Help the refugees

If you move around the world by choice, consider helping those forced from their homes by conflict. Donate to the UN Refugee Agency today.

Home News Solar plane starts next round-the-world leg in China

Solar plane starts next round-the-world leg in China

Published on 20/04/2015

A pioneering plane attempting to circumnavigate the globe powered only by the sun took off in China early Tuesday for the next stage of its journey, organisers said.

The Solar Impulse 2’s departure from Chongqing came after repeated meteorological delays and one of its co-pilots returned to Europe to be treated for migraine.

With pilot Bertrand Piccard at the controls, the plane took off at 6:08 am (2208 GMT Monday), heading for the eastern city of Nanjing, organisers said in a statement. The 1,190 kilometre flight was expected to take 20 hours.

The Solar Impulse 2 arrived at Chongqing airport from Myanmar on March 31.

It had been due to make a brief stop in the southwestern Chinese city and quickly travel on to Nanjing, but was held up by weather and safety concerns.

Chongqing, on the Yangtze river, is notoriously foggy but Solar Impulse 2 spokesman Marc Baumgarten said the initial delay was due to “cross winds which are covering the entire country”.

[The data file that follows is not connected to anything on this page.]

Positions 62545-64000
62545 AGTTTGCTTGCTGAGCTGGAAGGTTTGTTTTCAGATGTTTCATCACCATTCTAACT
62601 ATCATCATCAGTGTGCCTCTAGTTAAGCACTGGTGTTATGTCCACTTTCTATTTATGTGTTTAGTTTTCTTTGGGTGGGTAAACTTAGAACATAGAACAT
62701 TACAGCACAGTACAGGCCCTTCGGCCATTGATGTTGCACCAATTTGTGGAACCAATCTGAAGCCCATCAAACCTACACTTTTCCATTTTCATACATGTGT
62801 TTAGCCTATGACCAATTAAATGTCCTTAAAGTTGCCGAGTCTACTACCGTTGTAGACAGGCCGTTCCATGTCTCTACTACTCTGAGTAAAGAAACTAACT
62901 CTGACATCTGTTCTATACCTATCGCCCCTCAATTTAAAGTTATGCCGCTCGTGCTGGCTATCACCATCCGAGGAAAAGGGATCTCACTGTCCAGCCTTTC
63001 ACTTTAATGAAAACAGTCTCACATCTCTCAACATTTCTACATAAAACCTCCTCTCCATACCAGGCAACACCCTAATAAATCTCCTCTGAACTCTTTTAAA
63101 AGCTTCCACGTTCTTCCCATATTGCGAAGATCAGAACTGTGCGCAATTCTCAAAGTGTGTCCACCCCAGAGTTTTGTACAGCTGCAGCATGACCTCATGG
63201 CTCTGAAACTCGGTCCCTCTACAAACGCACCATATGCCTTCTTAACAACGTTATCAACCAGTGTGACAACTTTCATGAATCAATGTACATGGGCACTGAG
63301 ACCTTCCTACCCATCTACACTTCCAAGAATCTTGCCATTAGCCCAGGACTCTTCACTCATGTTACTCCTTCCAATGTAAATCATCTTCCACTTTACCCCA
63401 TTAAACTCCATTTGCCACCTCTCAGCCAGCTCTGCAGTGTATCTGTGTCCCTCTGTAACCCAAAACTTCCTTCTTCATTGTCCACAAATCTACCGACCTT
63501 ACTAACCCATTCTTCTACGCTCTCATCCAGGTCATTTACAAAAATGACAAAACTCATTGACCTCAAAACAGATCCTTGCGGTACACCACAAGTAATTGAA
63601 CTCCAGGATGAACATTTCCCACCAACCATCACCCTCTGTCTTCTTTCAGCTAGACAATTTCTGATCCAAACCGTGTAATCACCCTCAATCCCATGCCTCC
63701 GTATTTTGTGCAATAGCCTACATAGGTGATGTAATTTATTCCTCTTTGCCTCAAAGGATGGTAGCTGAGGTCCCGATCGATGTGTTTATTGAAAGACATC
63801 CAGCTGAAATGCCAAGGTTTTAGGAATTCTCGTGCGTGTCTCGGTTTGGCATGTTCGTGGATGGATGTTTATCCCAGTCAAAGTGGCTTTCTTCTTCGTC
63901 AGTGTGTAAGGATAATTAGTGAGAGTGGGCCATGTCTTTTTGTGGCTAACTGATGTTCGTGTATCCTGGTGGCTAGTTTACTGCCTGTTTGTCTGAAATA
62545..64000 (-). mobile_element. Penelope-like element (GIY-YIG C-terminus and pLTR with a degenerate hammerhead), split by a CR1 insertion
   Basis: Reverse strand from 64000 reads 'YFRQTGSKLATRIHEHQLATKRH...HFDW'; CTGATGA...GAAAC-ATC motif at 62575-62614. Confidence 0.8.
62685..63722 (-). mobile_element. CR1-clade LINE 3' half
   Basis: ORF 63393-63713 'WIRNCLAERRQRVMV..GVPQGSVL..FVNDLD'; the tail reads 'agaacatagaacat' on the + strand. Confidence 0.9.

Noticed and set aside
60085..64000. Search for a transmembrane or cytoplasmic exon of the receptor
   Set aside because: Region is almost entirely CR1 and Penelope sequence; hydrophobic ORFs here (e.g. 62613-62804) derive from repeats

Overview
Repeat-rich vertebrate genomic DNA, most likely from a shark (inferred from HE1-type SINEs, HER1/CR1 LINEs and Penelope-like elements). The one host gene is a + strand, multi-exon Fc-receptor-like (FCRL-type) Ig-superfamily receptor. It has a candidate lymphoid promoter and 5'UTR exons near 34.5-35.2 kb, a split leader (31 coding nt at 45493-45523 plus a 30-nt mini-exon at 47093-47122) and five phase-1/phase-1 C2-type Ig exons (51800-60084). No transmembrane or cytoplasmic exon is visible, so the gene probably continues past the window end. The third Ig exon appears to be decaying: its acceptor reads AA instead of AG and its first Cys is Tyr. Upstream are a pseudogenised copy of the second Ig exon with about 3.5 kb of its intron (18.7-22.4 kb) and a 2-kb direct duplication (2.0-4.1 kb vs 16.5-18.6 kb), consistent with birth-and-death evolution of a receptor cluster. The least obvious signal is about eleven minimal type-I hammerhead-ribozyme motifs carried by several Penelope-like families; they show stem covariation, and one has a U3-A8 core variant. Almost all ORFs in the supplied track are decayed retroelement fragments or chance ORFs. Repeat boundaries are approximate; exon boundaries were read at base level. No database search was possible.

Another departure attempt on April 16 was foiled “due to a narrow window for the landing in Nanjing”, according to an update last week on the solar plane’s Twitter account.

One of the co-pilots, Andre Borschberg, is also being treated in Switzerland for migraine problems.

“It was necessary for me to achieve detachment, to take a break in order to ensure the future of the project,” Borschberg wrote in a Twitter update Monday.

The team behind Solar Impulse 2, which has more than 17,000 solar cells built into its wings, hopes to promote green energy with its round the world attempt.

The plane is the successor of Solar Impulse, which notched up a 26-hour flight in 2010, proving its ability to store enough power in lithium batteries during the day to keep flying at night.

On a previous circumnavigation, Piccard passed over China in a specially designed balloon, but only after he personally negotiated conditions requiring the craft to avoid large swathes of the country.

Ridiculed by the aviation industry when it was first unveiled, the Solar Impulse venture has since been hailed around the world, including by UN chief Ban Ki-moon.

The plane’s maiden global circumnavigation began in Abu Dhabi and is scheduled to take in 12 stops, with a total flight time of around 25 days spread over five months.